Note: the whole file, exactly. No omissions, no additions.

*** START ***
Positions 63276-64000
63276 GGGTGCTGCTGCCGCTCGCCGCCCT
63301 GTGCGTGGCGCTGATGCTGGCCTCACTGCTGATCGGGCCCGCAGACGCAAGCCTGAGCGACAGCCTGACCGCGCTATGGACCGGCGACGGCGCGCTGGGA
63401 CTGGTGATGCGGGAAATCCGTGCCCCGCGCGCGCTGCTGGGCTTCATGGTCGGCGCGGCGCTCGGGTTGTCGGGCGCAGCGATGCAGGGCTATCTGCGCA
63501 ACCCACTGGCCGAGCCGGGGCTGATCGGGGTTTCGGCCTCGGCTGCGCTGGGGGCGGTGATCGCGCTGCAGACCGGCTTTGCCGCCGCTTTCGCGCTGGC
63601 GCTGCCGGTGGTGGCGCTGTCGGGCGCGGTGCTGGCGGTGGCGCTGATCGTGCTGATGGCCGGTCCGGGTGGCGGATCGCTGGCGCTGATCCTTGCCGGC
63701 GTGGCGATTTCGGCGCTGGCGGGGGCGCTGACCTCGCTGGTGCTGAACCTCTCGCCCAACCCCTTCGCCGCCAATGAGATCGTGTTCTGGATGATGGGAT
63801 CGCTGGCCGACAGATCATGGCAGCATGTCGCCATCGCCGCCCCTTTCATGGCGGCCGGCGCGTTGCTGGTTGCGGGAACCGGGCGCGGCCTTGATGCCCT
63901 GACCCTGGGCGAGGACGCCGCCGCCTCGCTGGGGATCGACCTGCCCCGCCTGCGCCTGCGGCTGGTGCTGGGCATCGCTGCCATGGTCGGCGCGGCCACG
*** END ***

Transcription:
Positions 63276-64000
63276 GGGTGCTGCTGCCGCTCGCCGCCCT
63301 GTGCGTGGCGCTGATGCTGGCCTCACTGCTGATCGGGCCCGCAGACGCAAGCCTGAGCGACAGCCTGACCGCGCTATGGACCGGCGACGGCGCGCTGGGA
63401 CTGGTGATGCGGGAAATCCGTGCCCCGCGCGCGCTGCTGGGCTTCATGGTCGGCGCGGCGCTCGGGTTGTCGGGCGCAGCGATGCAGGGCTATCTGCGCA
63501 ACCCACTGGCCGAGCCGGGGCTGATCGGGGTTTCGGCCTCGGCTGCGCTGGGGGCGGTGATCGCGCTGCAGACCGGCTTTGCCGCCGCTTTCGCGCTGGC
63601 GCTGCCGGTGGTGGCGCTGTCGGGCGCGGTGCTGGCGGTGGCGCTGATCGTGCTGATGGCCGGTCCGGGTGGCGGATCGCTGGCGCTGATCCTTGCCGGC
63701 GTGGCGATTTCGGCGCTGGCGGGGGCGCTGACCTCGCTGGTGCTGAACCTCTCGCCCAACCCCTTCGCCGCCAATGAGATCGTGTTCTGGATGATGGGAT
63801 CGCTGGCCGACAGATCATGGCAGCATGTCGCCATCGCCGCCCCTTTCATGGCGGCCGGCGCGTTGCTGGTTGCGGGAACCGGGCGCGGCCTTGATGCCCT
63901 GACCCTGGGCGAGGACGCCGCCGCCTCGCTGGGGATCGACCTGCCCCGCCTGCGCCTGCGGCTGGTGCTGGGCATCGCTGCCATGGTCGGCGCGGCCACG